Lingis gathers into a constellation a number of key notions:  the style of the proprioceptive body, feeling the "I can" of potentiality, composable as sensible ideas through the elements.  "Element" is a major innovation, replacing "substance" to theorize how flesh is ontological.  The historical relay for categorial elements comes from the Classical Greeks (Earth Air Fire Water), the original materialist cosmology proposed by the Presocratics.  Plato described chora as a violent vortex that sorted original chaos into these elements (the informing of matter).  M-P updates this description to characterize flesh as the overlap of two vortices, chiasmatic interior-exterior flesh, the body as tourbillon.  In practice the elements refer to the formal aesthetic features of Gestalts, transforming points, lines, planes, colors, sound, movement and all the other properties mobilized into signification in the arts.  Art is ontological because it has this choral capacity to receive and express the forces of the Real (pivots and vectors, the rays of reality). M-P quotes Paul Klee's exemplary saying, that art does not reproduce the visible, it makes visible.  A related authority for elemental ontology is Rimbaud, the letter of the seer (voyant): the world manifests itself through the artists's visions.  This experience of dictation or receiving visions, often noted by artists, takes an ontological turn in modernism, the invention of "pure art" in bohemian Paris (credited to Manet, Baudelaire, and Flaubert):  the autonomy of language, generalized in the answer to the metaphysical question:  what is there?  Il y a (there is). Art is conducted in a "middle voice" that is at once active-passive (the stance of potentiality rather than productivity).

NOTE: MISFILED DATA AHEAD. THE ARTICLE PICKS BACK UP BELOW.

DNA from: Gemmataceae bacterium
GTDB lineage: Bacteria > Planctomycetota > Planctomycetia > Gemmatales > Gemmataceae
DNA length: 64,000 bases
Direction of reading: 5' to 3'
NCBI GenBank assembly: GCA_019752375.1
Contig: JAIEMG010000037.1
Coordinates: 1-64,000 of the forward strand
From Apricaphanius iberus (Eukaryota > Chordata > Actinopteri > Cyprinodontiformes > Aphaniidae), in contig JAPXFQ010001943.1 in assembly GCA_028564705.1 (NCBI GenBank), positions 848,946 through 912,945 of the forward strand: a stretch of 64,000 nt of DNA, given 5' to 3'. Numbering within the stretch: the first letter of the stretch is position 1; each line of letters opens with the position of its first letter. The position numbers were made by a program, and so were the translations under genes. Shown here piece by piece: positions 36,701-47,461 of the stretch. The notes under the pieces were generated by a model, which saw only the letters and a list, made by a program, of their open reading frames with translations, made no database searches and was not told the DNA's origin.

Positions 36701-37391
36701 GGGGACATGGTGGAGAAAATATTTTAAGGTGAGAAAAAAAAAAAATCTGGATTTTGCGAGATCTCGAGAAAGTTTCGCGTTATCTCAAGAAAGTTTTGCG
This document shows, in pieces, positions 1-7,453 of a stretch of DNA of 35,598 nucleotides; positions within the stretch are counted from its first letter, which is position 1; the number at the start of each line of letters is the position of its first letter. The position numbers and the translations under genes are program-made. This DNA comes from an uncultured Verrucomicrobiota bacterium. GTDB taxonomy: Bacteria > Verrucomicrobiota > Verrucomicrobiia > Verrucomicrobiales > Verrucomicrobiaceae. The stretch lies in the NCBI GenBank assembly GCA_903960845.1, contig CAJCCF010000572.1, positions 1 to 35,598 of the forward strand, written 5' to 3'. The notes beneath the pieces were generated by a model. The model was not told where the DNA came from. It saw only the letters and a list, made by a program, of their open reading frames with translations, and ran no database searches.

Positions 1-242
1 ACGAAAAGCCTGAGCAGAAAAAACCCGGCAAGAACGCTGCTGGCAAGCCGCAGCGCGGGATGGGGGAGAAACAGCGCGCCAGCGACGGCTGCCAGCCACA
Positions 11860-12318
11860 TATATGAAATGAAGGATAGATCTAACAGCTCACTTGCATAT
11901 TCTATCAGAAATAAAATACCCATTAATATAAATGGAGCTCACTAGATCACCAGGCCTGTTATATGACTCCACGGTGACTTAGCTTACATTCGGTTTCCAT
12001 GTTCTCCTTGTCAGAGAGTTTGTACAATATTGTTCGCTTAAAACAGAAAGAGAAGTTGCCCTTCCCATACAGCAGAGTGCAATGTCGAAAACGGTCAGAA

Cézanne is the representative figure of this image ontology.  M-P differentiates his new ontology of perception not only from the Cartesian cogito, but also from Renaissance perspective as the equivalent of the cogito in the visual arts.   The whole mimetic system generated around the fixed viewing position, the single immobile eye, the rationalism of Euclidean space, is contrasted with the non-Euclidean, topological principles of modern mathematics, and the expressionism of modernist style. Aristotle's topical logics assumed homogeneous empty Euclidean space as part of their functionality, while electrate articulation assume topological relationships such as envelopment, neighboring and the like.  Similarly, literate concept, idea and the like are replaced by graphic dimension, pivot, hinge, articulation and so forth.  Cézanne's style emblematizes the idiosyncratic Wesen or becoming of perception itself, specific to the egent.  Gestalts of graphic properties function as logos, supplying elementary coherence without benefit of concepts. The hawthorn flower--its pinkness, its roseness--projects a filigree or armature through potential Being, a "ray" or vector of the Real that Marcel Proust used to navigate the in/visible in his novel. Cézanne painted Mont Sainte-Victoire at least sixty times.  The sensible idea of the mountain is the invariant signification of these variations.  Here is a logos for electracy.

See Mauro Carbonne, La visibilité de l'invisible, Georg Olms Verlag 2001.

*The image:  Mont Sainte-Victore, watercolor (M-P referred to Cézanne's watercolor versions of the mountain in his final period of work).